password: a rose has teeth
password: in the mouth of the beast
password: rose is a rose is a rose
Myriorama, Corner College, Zürich, October 11 2013
Myriorama, Palais de Tokyo, Paris August 28 and September 2013, 7pm
Act so that there is no use in a centre, Schau Ort, Zürich May 18, 7pm
Bourses déliées: at Halle Nord, Geneva
ALMA GESTES : at Rosabrux, Brussels
Fieldwork-Marfa : Research-artist in residency 2013
with special guests: Cory Arcangel, Cyprien Gaillard, Ceel Mogami de Haas, Matias Faldbakken, Matthijs Bouw, Aaron Schuster, John Snijders.
* Paper Jam # 2
* Biennale de Bourges 2012
* In Absent Places We Dwell, at Piano Nobile, Geneva
(Autoportrait en bibliothèque renversée)
Library. We metaphorically say of someone who is learned and who is well-read that “he is a living bookcase”. And, of a learned man who misapplies his knowledge, and is confused in his ideas: “he is an overturned bookcase”.
Philibert-Joseph Le Roux in Dictionnaire comique, satyrique, critique, burlesque, libre & proverbial, Z. Chastelain Amsterdam, 1750.
I really like this “definition” of a library given by Le Roux. I think that today, in the age of the internet (too often considered as omnipotent and omniscient), we all have a bit of the overturned bookcase about us. What I am saying, however, is not a criticism. An overturning may well produce meaning, a meaning that, while not new, does have the merit of being different. It may be said that before getting to the tabula rasa, you first have to overturn the bookcase, and it is when it is on the floor, around your feet, that it all starts again; we can then say that the overturning has to do with chaology as much as with phenomenology.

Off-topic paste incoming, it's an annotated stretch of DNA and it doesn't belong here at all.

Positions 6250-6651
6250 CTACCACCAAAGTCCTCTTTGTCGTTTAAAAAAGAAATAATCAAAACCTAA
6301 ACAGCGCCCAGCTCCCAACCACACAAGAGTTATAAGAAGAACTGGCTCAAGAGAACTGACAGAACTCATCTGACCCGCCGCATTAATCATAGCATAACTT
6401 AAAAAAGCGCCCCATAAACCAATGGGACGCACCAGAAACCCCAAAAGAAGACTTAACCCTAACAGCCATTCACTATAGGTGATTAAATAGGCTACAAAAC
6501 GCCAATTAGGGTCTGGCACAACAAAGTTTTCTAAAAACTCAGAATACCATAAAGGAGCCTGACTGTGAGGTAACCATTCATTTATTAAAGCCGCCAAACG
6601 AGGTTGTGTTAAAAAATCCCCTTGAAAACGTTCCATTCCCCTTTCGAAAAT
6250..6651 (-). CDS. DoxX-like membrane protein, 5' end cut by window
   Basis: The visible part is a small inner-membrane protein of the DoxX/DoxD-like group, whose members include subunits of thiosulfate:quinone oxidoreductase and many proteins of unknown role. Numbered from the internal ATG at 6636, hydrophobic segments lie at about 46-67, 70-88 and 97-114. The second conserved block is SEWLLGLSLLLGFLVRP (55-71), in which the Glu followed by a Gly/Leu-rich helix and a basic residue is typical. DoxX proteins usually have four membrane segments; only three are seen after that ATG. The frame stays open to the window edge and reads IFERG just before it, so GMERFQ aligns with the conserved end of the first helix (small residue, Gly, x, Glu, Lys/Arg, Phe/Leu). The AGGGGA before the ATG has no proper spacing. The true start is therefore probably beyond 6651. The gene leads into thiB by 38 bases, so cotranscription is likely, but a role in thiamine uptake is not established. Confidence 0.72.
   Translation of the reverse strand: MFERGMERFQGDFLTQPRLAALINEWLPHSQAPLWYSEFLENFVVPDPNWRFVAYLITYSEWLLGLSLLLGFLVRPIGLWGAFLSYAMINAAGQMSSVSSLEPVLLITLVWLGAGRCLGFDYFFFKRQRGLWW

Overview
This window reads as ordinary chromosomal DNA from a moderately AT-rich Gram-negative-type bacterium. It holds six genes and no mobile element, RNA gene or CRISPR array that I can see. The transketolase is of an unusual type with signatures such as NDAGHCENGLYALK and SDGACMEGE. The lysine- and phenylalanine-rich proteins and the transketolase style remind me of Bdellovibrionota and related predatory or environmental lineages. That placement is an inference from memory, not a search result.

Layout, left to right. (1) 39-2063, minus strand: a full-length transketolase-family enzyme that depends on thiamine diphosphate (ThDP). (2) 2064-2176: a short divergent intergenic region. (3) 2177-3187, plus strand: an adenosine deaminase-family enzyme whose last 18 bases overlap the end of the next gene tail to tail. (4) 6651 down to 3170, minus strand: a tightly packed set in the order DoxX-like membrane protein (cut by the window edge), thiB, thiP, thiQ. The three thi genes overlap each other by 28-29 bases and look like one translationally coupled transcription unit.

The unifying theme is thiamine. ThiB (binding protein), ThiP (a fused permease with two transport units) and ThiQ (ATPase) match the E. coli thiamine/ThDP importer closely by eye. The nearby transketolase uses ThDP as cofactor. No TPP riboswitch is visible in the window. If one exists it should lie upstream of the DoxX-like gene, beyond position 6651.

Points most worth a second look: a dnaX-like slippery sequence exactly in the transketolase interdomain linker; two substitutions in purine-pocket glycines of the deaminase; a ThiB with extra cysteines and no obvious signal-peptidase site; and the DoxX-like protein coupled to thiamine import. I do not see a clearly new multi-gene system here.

In the epigraph to his text introducing Das Allgemeine Brouillon by Novalis, Olivier Schefer quotes from Baudelaire's Curiosités Esthétiques : “Variety, the sine qua non of life”. What interests me here is the way Schefer's brings together Novalis' encyclopaedic project with Baudelaire aesthetic treatise. The field of knowledge becomes aesthetic and can then be understood as formal. Novalis sees knowledge as having a certain plasticity.
It was in 1951 that Armand Schulthess resigned from his position at the Swiss Federal Department. Of the Economy and went to his property in the Ticino, more precisely in the village of Auressio, in the Onsernone Valley. There he worked right up to the end of his life on what I shall call his “encyclopaedia in the woods”: a gigantic network of knowledge, reprising the ambition of encyclopaedism (rather in the manner of, say, Athanasius Kircher or Novalis than Diderot) but in three dimension, including a walk in the forest.
Novalis and Schulthess are a very lively source of inspiration in my work. These two men are overturned bookcases, in the positive sense of the term, who, each in their own way, have anticipated our contemporary relation to knowledge.